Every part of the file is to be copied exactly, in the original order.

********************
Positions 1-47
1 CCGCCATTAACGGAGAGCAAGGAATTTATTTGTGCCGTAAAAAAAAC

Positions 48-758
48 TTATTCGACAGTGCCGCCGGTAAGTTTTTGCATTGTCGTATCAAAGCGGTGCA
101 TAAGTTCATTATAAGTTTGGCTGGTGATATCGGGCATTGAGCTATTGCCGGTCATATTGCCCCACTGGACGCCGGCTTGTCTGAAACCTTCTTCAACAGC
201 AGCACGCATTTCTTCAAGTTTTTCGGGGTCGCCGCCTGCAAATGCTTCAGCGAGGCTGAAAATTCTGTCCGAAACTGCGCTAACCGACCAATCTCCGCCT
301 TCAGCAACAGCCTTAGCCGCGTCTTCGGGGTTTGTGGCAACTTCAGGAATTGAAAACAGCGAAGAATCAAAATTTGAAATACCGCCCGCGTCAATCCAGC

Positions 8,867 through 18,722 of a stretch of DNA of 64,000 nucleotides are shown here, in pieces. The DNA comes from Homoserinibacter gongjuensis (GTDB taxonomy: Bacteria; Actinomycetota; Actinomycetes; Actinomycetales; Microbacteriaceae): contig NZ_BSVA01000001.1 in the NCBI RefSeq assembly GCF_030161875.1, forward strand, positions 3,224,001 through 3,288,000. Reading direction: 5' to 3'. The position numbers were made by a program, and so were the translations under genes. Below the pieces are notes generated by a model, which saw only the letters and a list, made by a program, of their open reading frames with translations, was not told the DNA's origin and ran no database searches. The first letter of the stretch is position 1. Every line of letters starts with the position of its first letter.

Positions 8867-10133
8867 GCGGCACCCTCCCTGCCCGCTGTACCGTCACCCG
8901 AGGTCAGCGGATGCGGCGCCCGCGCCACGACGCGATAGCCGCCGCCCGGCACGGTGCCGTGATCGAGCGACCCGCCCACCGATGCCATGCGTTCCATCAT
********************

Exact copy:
Positions 1-47
1 CCGCCATTAACGGAGAGCAAGGAATTTATTTGTGCCGTAAAAAAAAC

Positions 48-758
48 TTATTCGACAGTGCCGCCGGTAAGTTTTTGCATTGTCGTATCAAAGCGGTGCA
101 TAAGTTCATTATAAGTTTGGCTGGTGATATCGGGCATTGAGCTATTGCCGGTCATATTGCCCCACTGGACGCCGGCTTGTCTGAAACCTTCTTCAACAGC
201 AGCACGCATTTCTTCAAGTTTTTCGGGGTCGCCGCCTGCAAATGCTTCAGCGAGGCTGAAAATTCTGTCCGAAACTGCGCTAACCGACCAATCTCCGCCT
301 TCAGCAACAGCCTTAGCCGCGTCTTCGGGGTTTGTGGCAACTTCAGGAATTGAAAACAGCGAAGAATCAAAATTTGAAATACCGCCCGCGTCAATCCAGC

Positions 8,867 through 18,722 of a stretch of DNA of 64,000 nucleotides are shown here, in pieces. The DNA comes from Homoserinibacter gongjuensis (GTDB taxonomy: Bacteria; Actinomycetota; Actinomycetes; Actinomycetales; Microbacteriaceae): contig NZ_BSVA01000001.1 in the NCBI RefSeq assembly GCF_030161875.1, forward strand, positions 3,224,001 through 3,288,000. Reading direction: 5' to 3'. The position numbers were made by a program, and so were the translations under genes. Below the pieces are notes generated by a model, which saw only the letters and a list, made by a program, of their open reading frames with translations, was not told the DNA's origin and ran no database searches. The first letter of the stretch is position 1. Every line of letters starts with the position of its first letter.

Positions 8867-10133
8867 GCGGCACCCTCCCTGCCCGCTGTACCGTCACCCG
8901 AGGTCAGCGGATGCGGCGCCCGCGCCACGACGCGATAGCCGCCGCCCGGCACGGTGCCGTGATCGAGCGACCCGCCCACCGATGCCATGCGTTCCATCAT